Dunn, White Sox offense comes alive in 9-4 win

Dunn, White Sox offense comes alive in 9-4 win

May 15, 2013, 3:45 pm
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MINNEAPOLIS -- Never mind his results, Adam Dunn contends he has felt good all season.

He has had no physical ailments to slow him and for the most part, he’s been happy with his mental approach at the plate, too.

But following Wednesday afternoon, when Dunn carried the White Sox to victory with a season-best five RBIs and two home runs, the slugger now has the results to accompany his positive frame of mind.
 
Dunn paced a 14-hit attack with three run-scoring hits and the White Sox pounded the Minnesota Twins 9-4 in front of 35,613 at Target Field. Dunn and Alex Rios each reached base four times and the White Sox scored a season-high nine times to win only their second road series. Dayan Viciedo also homered for the White Sox, who finished the series with 36 hits, their highest three-game output of the season.

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The outburst helped Dylan Axelrod (1-3) earn his first victory since last Aug. 29.

“It’s frustrating when I have nothing to blame,” Dunn said. “I feel great. My body feels great. Everything feels like it’s supposed to, just haven’t got any results. It’s good to see, at least for a couple of games, the little tweaks and changes that we have made in my setup, that we’re getting some results out of it.”

Dunn got nearly 1,200 feet of results in the series finale.

After he drew an earlier walk against Mike Pelfrey, Dunn worked the count full in his third-inning at-bat and belted the eighth pitch 421-foot homer to left-center to tie the score at 2.

An inning later, Dayan Viciedo drove one 394 feet to the opposite way for a solo homer and a 3-2 lead.

But it was Dunn who owned the day.

After he was robbed of a homer Monday and had a single stolen Tuesday on a blown call by the umpire, Dunn didn’t mess around. He followed fifth-inning singles by Alexei Ramirez and Rios with an 11-pitch at-bat that resulted in an RBI double and a 4-2 lead. Viciedo’s sac fly gave the White Sox a 5-2 lead.

Then in the eighth, with the White Sox ahead 7-4, Dunn clobbered a 1-0 fastball from reliever Josh Roenicke for another two-run homer to left-center. It was the 35th multi-homer game of Dunn’s career.

“After a good at-bat you get a better sense something is going to happen instead of hoping it’s going to happen,” White Sox manager Robin Ventura said. “There might be a slight adjustment that is there, but it’s more a mental feeling good at the plate.”

Dunn could use the boost.

He entered the team’s 38th game with a .137 average and seven home runs. The slow start had to conjure up visions of two seasons ago, when Dunn hit a career-low .159 and finished the season with a career-worst 11 homers.

But what Dunn has shown the past few games has his teammates positive he isn’t far off from 2012 when he crushed 41 homers and was named the American League comeback player of the year.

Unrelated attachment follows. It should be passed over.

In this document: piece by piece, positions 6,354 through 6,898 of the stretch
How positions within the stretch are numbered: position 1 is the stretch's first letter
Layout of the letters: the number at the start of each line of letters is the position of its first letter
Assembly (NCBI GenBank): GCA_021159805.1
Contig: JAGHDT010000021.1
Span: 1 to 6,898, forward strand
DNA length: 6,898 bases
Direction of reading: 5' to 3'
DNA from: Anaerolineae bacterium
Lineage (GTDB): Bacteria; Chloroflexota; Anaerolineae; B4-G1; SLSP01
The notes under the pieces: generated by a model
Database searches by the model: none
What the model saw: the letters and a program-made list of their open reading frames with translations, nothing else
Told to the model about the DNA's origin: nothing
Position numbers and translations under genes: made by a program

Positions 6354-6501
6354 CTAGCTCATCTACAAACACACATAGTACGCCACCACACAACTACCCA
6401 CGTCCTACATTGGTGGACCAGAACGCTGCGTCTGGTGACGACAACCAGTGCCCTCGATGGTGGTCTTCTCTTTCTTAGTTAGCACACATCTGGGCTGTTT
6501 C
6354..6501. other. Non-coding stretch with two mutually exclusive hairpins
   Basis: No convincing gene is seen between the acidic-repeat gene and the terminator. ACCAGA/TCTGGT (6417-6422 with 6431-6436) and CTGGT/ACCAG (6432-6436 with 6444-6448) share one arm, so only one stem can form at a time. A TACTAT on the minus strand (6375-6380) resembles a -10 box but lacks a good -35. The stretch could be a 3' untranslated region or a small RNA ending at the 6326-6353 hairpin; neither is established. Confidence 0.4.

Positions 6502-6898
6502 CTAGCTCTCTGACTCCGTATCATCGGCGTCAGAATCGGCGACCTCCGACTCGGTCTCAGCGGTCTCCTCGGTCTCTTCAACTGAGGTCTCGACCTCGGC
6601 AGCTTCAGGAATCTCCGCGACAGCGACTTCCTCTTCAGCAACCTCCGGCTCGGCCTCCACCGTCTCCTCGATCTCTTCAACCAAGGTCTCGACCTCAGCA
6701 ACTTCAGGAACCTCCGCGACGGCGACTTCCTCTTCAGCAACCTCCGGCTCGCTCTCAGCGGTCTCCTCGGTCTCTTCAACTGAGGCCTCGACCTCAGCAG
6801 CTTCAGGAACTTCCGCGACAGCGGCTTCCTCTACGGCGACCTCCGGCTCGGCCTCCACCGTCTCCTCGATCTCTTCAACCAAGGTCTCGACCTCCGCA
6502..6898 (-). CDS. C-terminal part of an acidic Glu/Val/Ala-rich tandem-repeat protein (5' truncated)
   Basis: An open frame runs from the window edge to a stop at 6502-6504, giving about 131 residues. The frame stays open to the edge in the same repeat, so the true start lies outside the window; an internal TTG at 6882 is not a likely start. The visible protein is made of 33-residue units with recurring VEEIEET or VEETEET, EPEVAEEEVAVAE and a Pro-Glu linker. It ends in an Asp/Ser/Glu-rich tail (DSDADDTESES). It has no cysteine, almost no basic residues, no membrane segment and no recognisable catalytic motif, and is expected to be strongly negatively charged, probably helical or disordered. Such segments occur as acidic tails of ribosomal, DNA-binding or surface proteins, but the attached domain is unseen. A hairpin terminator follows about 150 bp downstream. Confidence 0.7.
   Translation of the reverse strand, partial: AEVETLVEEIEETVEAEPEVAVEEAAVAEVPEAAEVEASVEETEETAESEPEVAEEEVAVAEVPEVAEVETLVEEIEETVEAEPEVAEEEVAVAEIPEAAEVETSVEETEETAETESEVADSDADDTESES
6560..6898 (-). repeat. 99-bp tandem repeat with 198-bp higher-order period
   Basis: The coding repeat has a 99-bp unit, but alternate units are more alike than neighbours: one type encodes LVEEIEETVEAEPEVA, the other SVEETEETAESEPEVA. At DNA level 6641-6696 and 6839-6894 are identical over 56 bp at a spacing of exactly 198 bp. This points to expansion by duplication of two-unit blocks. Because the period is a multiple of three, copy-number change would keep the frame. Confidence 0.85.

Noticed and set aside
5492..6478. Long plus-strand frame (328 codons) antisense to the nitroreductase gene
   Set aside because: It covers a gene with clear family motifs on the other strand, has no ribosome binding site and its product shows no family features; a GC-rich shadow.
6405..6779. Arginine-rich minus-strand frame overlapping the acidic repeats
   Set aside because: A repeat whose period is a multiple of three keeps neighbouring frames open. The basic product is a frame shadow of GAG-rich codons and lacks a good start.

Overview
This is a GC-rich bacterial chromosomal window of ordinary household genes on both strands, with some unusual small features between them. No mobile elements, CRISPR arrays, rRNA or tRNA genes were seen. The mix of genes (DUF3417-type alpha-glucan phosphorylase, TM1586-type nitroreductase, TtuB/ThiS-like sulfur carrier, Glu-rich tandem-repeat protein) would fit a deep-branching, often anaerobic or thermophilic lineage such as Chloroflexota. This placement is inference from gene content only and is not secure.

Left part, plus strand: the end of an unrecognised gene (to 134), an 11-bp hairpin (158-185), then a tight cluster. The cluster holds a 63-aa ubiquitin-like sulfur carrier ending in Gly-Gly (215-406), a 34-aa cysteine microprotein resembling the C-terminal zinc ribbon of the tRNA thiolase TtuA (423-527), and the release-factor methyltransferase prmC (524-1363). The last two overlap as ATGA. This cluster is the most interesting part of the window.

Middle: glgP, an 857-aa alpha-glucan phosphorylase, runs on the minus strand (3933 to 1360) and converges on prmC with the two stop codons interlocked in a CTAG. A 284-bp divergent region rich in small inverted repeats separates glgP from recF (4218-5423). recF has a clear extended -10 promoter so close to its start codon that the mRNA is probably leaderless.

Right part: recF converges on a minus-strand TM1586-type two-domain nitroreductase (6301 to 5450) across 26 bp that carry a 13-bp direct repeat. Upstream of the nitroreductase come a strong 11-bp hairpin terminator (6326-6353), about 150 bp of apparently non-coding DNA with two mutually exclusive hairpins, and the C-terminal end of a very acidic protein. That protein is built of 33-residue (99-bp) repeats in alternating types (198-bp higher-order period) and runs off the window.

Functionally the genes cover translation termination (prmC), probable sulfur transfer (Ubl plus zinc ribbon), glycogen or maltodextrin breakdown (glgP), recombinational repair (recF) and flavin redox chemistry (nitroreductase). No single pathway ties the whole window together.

“Hitting the ball the other way, hopefully that gets him locked in,” Axelrod said. “He’s been hitting the ball real hard the last couple of days here. I think we’re all excited to see that and hopefully it carries on into the next series.”

Rios thinks a Dunn surge could provide a lineup that is last in the AL in several major offensive categories a significant lift. One benefit is in how Dunn wears down pitchers. He saw 24 pitches in three plate appearances against Pelfrey, who was gone by the fifth inning.

“It’s going to make the lineup so much stronger,” Rios said. “Hopefully he can keep swinging it the way he’s swinging it.”

The offensive breakthrough didn’t stop with Dunn.

Jeff Keppinger snapped a 0-for-16 slump with a fifth-inning single. Keppinger also had a two-run double in the seventh inning to give the White Sox a 7-4 lead. It was only his third extra-base hit of the season and second multi-RBI contest.

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“It’s good to see (Dunn) kind of moving in that direction and swinging the bat,” Ventura said. “A lot of people did today, it was all good stuff offensively.”

Axelrod said his start was the most trying of his entire career at any level.

Of the six innings he started, Axelrod found trouble in five.

He allowed three straight hits to start the first inning and gave up three more in the second, including a solo homer to Eduardo Escobar. Even though the Twins had eight hits in their first 14 at-bats, Axelrod limited them to two runs.

Even though he allowed nine hits, walked a batter and hit another, Axelrod allowed three earned runs in 5 1/3 innings.

“It seemed like every inning I looked up it’d be first and second, no outs, one out,” Axelrod said. “It could have gone badly quickly. I just had to bear down with runners in scoring position and make pitches. I was proud of myself for that.”